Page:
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New Army Female Uniform being tested, Women’s Army Combat Uniform

From Army News Service 25 Feb 11
The Army is Testing a Female Combat Uniform.
FORT BENNING, Ga. — One hundred and fifty female Soldiers assigned to the 3rd Infantry Division, received two sets
of the Women’s Army Combat Uniform at the 203rd Brigade Support Battalion’s headquarters on Kelley Hill, here, Feb.

The Soldiers will wear the uniform then give their feedback to Soldier Clothing and Individual Equipment Command in
Fort Belvoir, Va. to help that command accumulate information on the benefits of a uniform designed specifically for
female Soldiers. They will discuss the uniform durability, functionality and how they handle laundering and how
comfortable it is.

“This is all part of an ongoing effort to showcase and get feedback on the new Women’s Army Combat Uniform as a
potential replacement candidate for our Soldiers,” said Maj. Sequana Robinson, the assistant product manager
assigned to Soldier Clothing and Individual Equipment. “The ACU uniform came out in 2005 and the Army has since
found out how it was functioning and worked to make changes. One of the things we found out in the feedback was that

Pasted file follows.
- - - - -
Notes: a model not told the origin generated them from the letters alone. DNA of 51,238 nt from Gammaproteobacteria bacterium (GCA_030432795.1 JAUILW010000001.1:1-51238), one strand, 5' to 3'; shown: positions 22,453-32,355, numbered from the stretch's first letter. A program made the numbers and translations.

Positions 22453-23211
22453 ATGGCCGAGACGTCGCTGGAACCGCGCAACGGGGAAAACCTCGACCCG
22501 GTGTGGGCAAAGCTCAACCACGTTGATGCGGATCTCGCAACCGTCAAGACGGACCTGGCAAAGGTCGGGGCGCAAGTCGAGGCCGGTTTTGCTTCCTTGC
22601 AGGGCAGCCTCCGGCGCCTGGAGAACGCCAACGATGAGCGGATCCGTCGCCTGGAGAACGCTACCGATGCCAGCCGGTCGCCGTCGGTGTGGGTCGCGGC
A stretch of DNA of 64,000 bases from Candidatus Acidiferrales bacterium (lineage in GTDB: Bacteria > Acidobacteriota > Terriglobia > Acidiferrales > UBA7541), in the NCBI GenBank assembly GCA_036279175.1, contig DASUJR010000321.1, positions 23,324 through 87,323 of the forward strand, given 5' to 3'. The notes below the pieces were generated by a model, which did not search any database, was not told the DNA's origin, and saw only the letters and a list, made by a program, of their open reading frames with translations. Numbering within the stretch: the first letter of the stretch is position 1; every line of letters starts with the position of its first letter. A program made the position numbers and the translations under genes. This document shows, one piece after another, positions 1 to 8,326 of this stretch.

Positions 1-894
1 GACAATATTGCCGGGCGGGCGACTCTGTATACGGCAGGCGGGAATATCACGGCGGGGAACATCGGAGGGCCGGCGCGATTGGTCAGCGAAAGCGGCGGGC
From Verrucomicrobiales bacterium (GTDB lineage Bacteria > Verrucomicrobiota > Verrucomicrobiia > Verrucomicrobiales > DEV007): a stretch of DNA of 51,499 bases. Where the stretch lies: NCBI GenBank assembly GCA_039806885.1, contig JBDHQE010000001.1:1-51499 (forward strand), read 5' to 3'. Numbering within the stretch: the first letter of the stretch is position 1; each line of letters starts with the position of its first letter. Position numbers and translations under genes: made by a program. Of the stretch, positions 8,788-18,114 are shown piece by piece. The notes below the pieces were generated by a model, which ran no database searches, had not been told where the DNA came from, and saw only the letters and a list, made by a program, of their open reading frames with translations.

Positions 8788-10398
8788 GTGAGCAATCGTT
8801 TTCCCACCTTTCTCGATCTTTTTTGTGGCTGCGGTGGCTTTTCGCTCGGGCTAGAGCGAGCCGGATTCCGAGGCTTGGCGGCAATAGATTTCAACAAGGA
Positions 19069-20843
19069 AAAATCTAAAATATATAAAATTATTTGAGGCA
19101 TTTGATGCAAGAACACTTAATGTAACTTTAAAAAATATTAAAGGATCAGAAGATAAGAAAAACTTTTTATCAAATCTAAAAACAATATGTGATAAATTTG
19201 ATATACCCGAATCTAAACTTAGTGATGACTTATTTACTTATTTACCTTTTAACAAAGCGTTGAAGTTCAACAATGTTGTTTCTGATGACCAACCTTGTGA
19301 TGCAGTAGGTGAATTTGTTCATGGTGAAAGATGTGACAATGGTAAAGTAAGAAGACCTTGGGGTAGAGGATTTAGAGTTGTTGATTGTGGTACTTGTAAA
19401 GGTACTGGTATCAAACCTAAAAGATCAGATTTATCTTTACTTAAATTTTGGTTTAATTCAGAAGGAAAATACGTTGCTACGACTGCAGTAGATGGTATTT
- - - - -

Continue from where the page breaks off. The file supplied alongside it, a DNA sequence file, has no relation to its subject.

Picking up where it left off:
the current uniform didn’t fit as well on female Soldiers.”

Robinson explained that the new uniform is not a form fitting uniform that was designed to accent the female form, but a
uniform that will give female Soldiers a more professional look and added comfort.

Some of the features of the new uniform are narrower shoulder width, an added elastic waistband, adjusted chest, waist
and sweep ratios, repositioned elbow and knee patches, longer top length on the front and back of the uniform and
adjusted sleeve length and width.

All of these changes, said Robinson, will hopefully allow female Soldiers to look more professional and allow them to do
their jobs better because they are more comfortable.

Robinson will give out 450 uniforms to active duty Soldiers at Fort Benning, Fort Jackson, S.C., Fort Carson, Colo., and
Joint Base Lewis-McChord, Wash., to assess how the material will handle different environments.

She stressed that the uniform is still in the testing phase and cannot be put into use until it is approved by the Army
Clothing Board.